Why It’s a Hit: One of the reasons that The Dark Knight stands as a contender for the best comic book-inspired film of all time is its focus upon criminal intrigue rather than cartoonish supervillains. The Joker in that film aggravates the existing criminal threat. The focus on supervillains in earlier adaptations, particularly the Schumacher films, detracted from a foundational aspect of Bruce Wayne’s character. He didn’t become the Batman to fight costumed characters. He became the Batman to fight crime. Crime took his parents from him, and crime stands as his eternal antagonist. Gotham’s mob war evokes that.

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3. Miss: Catgirl

The Portrayal: Little to nothing has been offered in past adaptations to suggest much of an origin story for Selina Kyle, the girl who becomes Catwoman. Gotham imagines her as a streetwise orphan who steals what she needs to survive. For reasons not yet made clear, she slinks around rooftops, has an affinity for all things feline, and claims the ability to see in the dark. Oh, and she witnessed the murder of Bruce Wayne’s parents, providing a new twist on that relationship.

Why It’s a Miss: Like all of Batman’s future-villains on the show, Kyle’s destiny as Catwoman is telescoped too bluntly. There’s no reason for her to be hopping around on rooftops. There doesn’t seem to be much, aside from her age, that separates her from the elder Catwoman persona. She’s basically just Catgirl. It would have been more interesting to witness a journey from wallflower to assertive vixen which could be explored over several seasons. There’s nowhere for this version of Selina Kyle to go. She’s just waiting to grow up and make it official.

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3. Hit: Jim Gordon

The Portrayal: Before the mustache and glasses, there was Ben McKenzie’s pretty bare face. This version of Gordon is nowhere near the seasoned lawman who will one day lead the G.C.P.D. Returning to the city after several years away, Gordon brings a naiveté which we the audience share. If Bullock is our guide through Gotham, Gordon is our avatar.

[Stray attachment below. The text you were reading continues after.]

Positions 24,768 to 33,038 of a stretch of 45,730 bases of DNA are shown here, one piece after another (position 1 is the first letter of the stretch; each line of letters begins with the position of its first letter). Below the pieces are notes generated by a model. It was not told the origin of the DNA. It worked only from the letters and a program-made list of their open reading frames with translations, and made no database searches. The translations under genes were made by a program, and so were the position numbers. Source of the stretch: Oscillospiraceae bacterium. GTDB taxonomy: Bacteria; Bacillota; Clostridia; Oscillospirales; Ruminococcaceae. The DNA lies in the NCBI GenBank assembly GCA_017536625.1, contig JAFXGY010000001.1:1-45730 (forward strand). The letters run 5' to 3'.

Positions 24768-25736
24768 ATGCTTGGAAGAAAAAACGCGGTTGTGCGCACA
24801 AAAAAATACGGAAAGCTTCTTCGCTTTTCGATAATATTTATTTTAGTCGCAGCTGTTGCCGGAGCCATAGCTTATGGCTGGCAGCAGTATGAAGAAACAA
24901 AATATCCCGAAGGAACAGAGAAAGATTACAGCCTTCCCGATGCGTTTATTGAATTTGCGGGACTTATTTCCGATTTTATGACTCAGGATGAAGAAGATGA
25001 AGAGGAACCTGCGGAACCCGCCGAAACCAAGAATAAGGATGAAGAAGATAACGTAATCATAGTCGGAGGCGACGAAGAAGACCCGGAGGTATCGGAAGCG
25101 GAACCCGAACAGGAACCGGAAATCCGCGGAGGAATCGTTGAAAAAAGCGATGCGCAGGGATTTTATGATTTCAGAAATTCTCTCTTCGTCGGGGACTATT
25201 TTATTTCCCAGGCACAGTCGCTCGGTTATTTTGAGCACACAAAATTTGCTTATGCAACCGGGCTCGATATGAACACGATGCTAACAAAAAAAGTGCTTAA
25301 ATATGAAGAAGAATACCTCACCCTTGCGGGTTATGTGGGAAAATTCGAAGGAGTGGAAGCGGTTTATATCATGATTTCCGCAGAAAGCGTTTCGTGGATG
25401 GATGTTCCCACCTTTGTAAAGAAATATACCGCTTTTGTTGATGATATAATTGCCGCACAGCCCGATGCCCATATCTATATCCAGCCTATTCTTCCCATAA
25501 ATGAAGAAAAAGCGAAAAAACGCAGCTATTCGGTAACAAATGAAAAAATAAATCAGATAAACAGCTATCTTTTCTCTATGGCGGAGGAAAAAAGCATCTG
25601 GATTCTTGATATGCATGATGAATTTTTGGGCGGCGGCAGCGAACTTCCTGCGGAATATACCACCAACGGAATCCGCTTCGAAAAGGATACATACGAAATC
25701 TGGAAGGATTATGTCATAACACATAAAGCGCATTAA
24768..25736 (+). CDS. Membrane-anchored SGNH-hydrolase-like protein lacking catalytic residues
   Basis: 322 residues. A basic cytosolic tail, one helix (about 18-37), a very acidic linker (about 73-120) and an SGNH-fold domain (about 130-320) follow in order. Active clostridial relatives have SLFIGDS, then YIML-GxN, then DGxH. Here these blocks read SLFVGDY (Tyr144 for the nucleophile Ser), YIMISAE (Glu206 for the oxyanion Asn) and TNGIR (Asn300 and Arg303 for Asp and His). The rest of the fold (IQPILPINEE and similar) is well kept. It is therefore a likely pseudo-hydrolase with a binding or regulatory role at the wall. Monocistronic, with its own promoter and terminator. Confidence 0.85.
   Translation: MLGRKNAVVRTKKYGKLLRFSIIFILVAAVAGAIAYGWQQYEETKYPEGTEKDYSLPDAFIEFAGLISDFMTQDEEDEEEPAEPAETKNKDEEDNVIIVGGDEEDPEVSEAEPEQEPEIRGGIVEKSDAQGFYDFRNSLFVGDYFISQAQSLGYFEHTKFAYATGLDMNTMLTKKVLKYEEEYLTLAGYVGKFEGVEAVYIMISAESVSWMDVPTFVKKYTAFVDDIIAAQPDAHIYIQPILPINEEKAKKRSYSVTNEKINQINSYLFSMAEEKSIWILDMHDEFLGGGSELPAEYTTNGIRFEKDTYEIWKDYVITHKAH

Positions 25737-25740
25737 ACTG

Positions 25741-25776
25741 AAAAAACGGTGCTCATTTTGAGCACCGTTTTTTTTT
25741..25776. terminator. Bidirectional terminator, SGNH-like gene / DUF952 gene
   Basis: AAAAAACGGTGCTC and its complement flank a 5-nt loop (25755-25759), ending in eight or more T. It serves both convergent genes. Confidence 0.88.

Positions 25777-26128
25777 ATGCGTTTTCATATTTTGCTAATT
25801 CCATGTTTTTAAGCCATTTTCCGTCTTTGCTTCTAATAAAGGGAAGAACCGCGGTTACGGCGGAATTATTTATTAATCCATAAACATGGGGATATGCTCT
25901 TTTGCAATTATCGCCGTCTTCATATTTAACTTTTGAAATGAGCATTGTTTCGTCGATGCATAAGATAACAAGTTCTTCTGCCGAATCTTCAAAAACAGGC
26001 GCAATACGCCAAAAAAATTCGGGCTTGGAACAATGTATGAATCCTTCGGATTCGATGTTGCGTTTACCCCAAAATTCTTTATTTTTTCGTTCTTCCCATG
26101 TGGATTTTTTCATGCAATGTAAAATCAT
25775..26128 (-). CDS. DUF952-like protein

Why It’s a Hit: Unlike so many other characters on the show, Gotham’s Gordon actually has somewhere to go. He’s naive, but not dumb. He’s quickly realizing how a good person can be compromised by the city’s deeply rooted corruption. Gordon is a tragic character, doomed to fail. He believes in the law and prefers to operate by the book. But Gotham won’t reward his faith. The city needs something beyond the law. It needs the Batman. We know Gordon will eventually concede that. But it’s not something he will accept now.

2. Miss: Riddler

The Portrayal: Edward Nygma, the man who will one day become the Riddler, now works as a forensic specialist for the G.C.P.D. Cory Michael Smith inhabits the role, modeling all the characteristics we’ve come to expect from previous iterations.

Why It’s a Miss: Having Nygma work for the police, before becoming an outlaw later in life, stands as a good narrative choice. Nygma doesn’t have much of an established origin otherwise. However, like Selina Kyle, this version of Nygma has nowhere to go. The only difference between Nygma as we see him now and the Riddler of future years is the costume and the crime. We have no sense of who he is or what may motivate him to future villainy. He’s just there because, hey, it’s the Riddler!